Evidence is accumulating in support of quantitative and qualitative sex differences in pain sensitivity and analgesia. Pain syndromes with high prevalence in humans—such as arthritis, temporomandibular disorder, migraine, and fibromyalgia—disproportionately affect females, occurring with significantly greater incidence than in males.158,194 Such disparities largely have been attributed to genetic and hormonal differences between males and females in preclinical and clinical studies, as explored in depth by several elegant reviews.20,53,62,73,74,158,177 Historically, most preclinical studies of pain hypersensitivity have focused on assessment of evoked behaviors in young adult male rats or mice. This approach largely derived from perceived challenges posed by evaluating effects of estrus cycle phases (which change every 4-5 days) on nociception and analgesic responsiveness.157 Surprisingly, evidence suggests that variability associated with different stages of the estrus cycle is no greater than that occurring intrinsically in males.15 There is a high failure rate of analgesic investigational new drugs in clinical trials, particularly for pain conditions with greater incidence in women.17 Thus, elucidation of the molecular underpinnings of chronic pain states in females and the mechanisms underlying sex-dependent differences in pain signaling is critical for successful development of novel therapeutics.159 Recent efforts are emphasizing inclusion of females and of spontaneous painful disease models such as osteoarthritis in companion animals to identify novel druggable targets for pain symptoms,111,158 although the literature still remains biased toward males.159 Recognizing this issue, the NIH specifically mandated that studies must use both males and females unless there are organ-specific reasons to exclude one sex or the other. Several preclinical studies suggest that interactions between the immune and nervous systems contribute to sex differences in many chronic pain syndromes and may serve as a source of novel drug targets that are specific to either males, females, or both.10,40,54,133,178,195,199,206,242 In the present review, we provide a comprehensive synthesis of reported sex differences in neuroimmune mechanisms of pain hypersensitivity in rodent models, suggesting potential high-value targets to pursue for sex-specific treatments of chronic pain in men and women.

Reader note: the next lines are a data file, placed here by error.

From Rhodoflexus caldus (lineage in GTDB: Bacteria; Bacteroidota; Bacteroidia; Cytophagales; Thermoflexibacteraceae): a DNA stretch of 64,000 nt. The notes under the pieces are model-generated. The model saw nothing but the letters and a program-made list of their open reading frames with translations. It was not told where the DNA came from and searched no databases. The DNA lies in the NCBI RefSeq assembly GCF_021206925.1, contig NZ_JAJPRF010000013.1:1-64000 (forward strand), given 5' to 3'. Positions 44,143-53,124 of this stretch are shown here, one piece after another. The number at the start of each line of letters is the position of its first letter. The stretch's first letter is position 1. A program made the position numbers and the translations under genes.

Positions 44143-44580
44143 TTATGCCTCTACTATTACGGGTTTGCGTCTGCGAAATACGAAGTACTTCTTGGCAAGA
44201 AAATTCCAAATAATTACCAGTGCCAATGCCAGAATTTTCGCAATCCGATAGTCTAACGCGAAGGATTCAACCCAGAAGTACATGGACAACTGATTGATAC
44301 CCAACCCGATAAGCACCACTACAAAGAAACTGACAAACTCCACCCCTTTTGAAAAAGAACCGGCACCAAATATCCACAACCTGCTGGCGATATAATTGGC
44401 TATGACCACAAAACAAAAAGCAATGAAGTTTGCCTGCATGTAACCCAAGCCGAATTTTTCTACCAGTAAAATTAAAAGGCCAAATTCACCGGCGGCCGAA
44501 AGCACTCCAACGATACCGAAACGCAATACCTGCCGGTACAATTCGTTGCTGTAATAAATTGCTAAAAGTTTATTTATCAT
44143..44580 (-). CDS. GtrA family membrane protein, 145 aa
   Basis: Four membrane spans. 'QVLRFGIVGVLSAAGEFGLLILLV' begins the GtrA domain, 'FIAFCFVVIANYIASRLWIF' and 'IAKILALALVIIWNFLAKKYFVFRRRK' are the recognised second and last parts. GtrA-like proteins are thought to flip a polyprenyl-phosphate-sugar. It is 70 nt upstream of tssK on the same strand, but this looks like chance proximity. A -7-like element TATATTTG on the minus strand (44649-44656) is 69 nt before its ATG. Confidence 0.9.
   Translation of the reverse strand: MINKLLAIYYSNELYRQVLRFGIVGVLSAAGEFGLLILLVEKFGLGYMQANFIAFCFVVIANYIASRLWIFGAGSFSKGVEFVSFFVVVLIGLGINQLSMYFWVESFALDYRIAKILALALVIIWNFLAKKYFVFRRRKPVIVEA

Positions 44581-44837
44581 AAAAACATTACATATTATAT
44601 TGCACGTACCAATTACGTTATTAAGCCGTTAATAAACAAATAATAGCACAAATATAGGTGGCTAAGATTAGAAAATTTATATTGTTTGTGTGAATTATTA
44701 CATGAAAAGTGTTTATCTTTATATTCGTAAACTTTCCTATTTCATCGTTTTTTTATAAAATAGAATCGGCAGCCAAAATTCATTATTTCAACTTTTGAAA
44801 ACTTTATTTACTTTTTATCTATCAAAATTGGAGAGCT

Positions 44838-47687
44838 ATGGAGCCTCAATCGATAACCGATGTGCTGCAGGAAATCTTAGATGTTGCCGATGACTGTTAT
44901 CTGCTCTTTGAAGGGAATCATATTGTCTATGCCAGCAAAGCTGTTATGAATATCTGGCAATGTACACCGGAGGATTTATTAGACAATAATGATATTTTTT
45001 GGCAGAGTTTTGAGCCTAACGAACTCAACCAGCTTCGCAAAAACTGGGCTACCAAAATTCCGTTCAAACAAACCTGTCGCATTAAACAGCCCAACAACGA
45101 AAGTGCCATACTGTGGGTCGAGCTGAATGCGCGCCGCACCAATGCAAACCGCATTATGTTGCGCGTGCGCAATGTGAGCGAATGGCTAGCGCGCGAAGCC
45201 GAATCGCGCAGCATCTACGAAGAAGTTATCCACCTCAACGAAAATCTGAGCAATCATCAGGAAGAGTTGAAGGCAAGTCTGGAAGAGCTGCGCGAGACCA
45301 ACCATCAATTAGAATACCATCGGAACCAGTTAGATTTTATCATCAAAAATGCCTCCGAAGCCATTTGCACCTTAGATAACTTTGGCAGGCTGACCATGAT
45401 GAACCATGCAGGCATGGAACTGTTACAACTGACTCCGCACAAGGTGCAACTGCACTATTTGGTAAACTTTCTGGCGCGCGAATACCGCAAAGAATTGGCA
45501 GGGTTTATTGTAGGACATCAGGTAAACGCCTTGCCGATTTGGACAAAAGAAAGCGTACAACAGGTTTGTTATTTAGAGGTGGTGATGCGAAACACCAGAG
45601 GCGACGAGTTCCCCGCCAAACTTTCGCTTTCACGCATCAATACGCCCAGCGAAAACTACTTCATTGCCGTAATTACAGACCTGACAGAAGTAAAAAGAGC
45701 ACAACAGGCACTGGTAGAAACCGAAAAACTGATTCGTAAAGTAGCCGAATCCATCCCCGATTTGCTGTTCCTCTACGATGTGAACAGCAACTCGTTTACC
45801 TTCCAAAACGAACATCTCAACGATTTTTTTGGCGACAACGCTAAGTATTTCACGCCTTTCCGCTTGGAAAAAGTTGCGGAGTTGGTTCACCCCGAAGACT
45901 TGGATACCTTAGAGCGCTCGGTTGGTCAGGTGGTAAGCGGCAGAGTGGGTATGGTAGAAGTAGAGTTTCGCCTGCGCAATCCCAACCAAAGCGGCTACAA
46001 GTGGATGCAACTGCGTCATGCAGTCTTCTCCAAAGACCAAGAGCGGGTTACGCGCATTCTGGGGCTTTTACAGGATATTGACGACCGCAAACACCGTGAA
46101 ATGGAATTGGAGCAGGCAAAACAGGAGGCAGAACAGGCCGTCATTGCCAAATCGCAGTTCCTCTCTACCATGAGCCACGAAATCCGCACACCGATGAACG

2. Assessment of nociception in rodent models